Clow said: "There's nothing in the budget for the development of an oval playing field. Government will have to help with that."

There are no cost estimates for Western Springs at this stage, although concept plans have been developed. New cricket facilities at the park would probably include a stadium for 15,000 to 20,000 people. "About the size of Hagley Park," said Clow.

He said that's a good size for most international cricket matches, although they could get bigger crowds for some Cricket World Cup games and perhaps short-form internationals with Australia and India.

NZ Cricket has long been keen on moving to Western Springs. RFA head of the venue development strategy, Paul Nisbet, told the Herald: "NZ Cricket is strongly in support of an oval ground being developed at Western Springs."

But Auckland Cricket, which is based at Eden Park and uses the No 2 ground, is opposed to shifting. That disagreement will need to be resolved.

Clow said Speedway Promotions' decision to move "unlocks the stadium strategy". That strategy was developed by RFA with a focus on four venues. Western Springs is one of them. In addition to cricket, it would host Australian Rules Football, which is keen to expand into New Zealand.

Eden Park is limited in its ability to host concerts, but with cricket gone, says Clow, "we hope it would become easier to use for major musical events".

That hope is shared by the Eden Park Trust Board, which launched a campaign in March this year to get public support for more concerts at the park.

"We want fans of Adele, Sir Paul McCartney, the Edinburgh Tattoo, Andre Rieu, opera, eSports and the arts to enjoy Eden Park," trust CEO Nick Sautner told the Herald on Sunday at the time. He added that they had the support of 850 local households.

But Eden Park Neighbours' Association president Mark Donnelly said his group, representing about 450 households, would continue to oppose concerts at Eden Park.

"It's really just not a suitable ground for it - completely residentially surrounded, four schools within the immediate environment."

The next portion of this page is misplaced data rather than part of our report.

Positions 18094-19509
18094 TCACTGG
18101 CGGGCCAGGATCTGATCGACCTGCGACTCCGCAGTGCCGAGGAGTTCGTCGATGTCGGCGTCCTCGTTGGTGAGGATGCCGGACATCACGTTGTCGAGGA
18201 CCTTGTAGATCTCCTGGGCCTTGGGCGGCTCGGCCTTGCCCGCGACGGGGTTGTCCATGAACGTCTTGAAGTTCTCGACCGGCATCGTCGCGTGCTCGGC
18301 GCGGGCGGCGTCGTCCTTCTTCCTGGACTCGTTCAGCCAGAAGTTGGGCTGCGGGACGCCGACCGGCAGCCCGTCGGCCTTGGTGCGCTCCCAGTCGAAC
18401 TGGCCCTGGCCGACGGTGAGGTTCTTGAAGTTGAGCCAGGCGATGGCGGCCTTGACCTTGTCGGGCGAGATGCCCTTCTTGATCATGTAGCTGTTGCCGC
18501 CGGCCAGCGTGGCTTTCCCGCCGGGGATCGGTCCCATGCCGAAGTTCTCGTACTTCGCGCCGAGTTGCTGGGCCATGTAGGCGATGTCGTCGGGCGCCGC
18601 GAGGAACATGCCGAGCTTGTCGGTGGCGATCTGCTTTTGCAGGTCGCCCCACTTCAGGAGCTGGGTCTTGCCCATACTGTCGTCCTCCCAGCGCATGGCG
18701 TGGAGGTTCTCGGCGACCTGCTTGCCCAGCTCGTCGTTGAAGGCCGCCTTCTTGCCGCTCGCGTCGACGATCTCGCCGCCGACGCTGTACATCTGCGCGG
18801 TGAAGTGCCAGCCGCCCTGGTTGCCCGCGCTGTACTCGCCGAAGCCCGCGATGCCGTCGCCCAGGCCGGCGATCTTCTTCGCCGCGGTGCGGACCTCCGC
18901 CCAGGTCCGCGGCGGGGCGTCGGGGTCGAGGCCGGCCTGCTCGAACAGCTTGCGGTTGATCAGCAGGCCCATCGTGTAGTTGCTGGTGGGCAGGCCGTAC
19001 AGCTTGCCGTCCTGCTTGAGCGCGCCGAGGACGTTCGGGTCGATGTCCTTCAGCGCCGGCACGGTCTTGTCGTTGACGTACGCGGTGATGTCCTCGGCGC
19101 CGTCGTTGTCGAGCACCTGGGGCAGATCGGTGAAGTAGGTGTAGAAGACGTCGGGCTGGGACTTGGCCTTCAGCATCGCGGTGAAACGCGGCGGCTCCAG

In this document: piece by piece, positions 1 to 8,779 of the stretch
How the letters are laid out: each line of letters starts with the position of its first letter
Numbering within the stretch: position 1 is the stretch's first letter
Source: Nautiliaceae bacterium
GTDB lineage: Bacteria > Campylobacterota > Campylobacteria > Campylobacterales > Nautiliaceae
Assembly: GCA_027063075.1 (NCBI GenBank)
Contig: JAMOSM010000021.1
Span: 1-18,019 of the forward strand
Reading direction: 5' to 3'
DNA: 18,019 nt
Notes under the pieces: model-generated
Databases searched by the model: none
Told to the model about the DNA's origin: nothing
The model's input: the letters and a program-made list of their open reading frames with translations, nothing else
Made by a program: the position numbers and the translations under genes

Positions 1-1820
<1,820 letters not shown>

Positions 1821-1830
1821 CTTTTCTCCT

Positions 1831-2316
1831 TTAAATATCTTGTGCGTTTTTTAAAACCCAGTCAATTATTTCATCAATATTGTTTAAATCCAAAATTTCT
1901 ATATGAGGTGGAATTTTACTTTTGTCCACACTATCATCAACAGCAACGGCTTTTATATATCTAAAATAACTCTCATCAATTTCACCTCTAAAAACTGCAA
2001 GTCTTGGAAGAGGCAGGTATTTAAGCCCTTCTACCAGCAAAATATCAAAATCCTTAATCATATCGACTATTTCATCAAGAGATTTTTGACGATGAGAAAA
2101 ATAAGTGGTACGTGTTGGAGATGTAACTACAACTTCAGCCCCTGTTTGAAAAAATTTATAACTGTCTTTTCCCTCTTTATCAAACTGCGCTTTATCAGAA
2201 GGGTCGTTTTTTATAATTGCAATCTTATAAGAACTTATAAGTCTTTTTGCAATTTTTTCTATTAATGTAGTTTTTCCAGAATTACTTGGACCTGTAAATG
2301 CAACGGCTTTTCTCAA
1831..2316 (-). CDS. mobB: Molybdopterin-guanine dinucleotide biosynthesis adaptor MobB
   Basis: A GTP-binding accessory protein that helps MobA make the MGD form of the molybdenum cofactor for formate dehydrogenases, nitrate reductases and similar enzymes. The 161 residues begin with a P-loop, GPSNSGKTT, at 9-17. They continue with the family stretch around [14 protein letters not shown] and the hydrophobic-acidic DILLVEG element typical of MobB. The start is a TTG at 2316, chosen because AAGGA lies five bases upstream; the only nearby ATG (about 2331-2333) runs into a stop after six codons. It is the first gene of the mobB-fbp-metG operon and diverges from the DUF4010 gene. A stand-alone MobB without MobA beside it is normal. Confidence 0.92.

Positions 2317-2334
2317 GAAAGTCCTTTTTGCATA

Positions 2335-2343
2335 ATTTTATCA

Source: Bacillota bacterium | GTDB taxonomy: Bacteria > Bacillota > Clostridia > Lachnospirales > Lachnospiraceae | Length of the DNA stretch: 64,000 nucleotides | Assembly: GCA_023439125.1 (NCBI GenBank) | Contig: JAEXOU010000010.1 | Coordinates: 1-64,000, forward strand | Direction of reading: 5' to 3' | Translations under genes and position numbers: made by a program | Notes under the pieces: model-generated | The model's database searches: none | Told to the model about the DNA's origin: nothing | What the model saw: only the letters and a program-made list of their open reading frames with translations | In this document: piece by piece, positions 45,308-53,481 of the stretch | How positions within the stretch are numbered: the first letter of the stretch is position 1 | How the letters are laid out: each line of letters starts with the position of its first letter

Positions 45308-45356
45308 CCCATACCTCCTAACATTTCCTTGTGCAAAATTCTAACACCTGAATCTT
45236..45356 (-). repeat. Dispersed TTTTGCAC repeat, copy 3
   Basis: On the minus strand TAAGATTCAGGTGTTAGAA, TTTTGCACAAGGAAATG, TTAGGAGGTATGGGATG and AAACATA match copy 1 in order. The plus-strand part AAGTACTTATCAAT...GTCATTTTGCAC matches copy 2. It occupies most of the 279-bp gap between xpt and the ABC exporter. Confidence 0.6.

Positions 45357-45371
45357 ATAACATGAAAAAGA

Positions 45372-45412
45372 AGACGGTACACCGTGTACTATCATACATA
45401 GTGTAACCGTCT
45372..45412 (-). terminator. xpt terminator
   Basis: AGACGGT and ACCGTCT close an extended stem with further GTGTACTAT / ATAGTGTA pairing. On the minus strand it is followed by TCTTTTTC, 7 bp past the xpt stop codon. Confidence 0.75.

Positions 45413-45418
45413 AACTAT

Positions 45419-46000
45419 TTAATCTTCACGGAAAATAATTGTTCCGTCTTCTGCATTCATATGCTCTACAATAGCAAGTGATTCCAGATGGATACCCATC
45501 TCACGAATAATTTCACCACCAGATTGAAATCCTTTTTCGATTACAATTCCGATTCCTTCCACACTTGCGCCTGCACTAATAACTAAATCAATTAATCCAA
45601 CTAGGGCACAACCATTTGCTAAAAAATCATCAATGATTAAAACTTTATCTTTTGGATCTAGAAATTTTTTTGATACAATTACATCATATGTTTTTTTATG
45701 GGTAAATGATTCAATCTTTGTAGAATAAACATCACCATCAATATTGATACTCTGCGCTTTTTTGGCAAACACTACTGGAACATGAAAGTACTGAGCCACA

But staging more concerts at Eden Park is an interim step. The park is not one of the four stadiums in the RFA strategy. Instead, RFA favours a new "international stadium" which would have a "central city location" and "ideally be located in proximity to the City Rail Link, bus and ferry transport hubs, other public transport networks and supplementary car parking".

This is the downtown stadium Goff has been promoting. It would become home to rugby, perhaps league, major concerts and other events. Once the new stadium is built, Eden Park would be sold and the land used for housing.

The RFA strategy does not identify any funding for such a stadium. Nor does the council's 10-year budget.

Goff told the Herald that new stadium funding could be introduced to the next version of the 10-year budget, to be drawn up in 2021, but that's not certain either.

"We're talking with the private sector," said Goff. "It's quite a way off at the moment but I want us to keep our eye on the horizon. If there's a decision to build a new stadium, we want to make it before anyone spends hundreds of millions on Eden Park. And we want to do it in a timely fashion, not be rushed like with the waterfront stadium proposal in 2008."

The RFA strategy acknowledges that an alternative to a new stadium is to redevelop Eden Park.

Mt Smart is the third stadium in the strategy. It's destined to remain home to the Vodafone Warriors and to keep being used as an outdoor concert venue, at least "until such time as a new international stadium is available".

The fourth stadium is the QBE Stadium in Albany, home to NZ Football and North Harbour Rugby. It's developing a high-performance sports hub and will also be available for the Australian Baseball League.

Meanwhile, Speedway is gearing up for its last two summers at Western Springs, while cricket is preparing for an internal showdown between the national and Auckland bodies.

Residents near the Western Springs will be happy. Residents near Eden Park remain divided.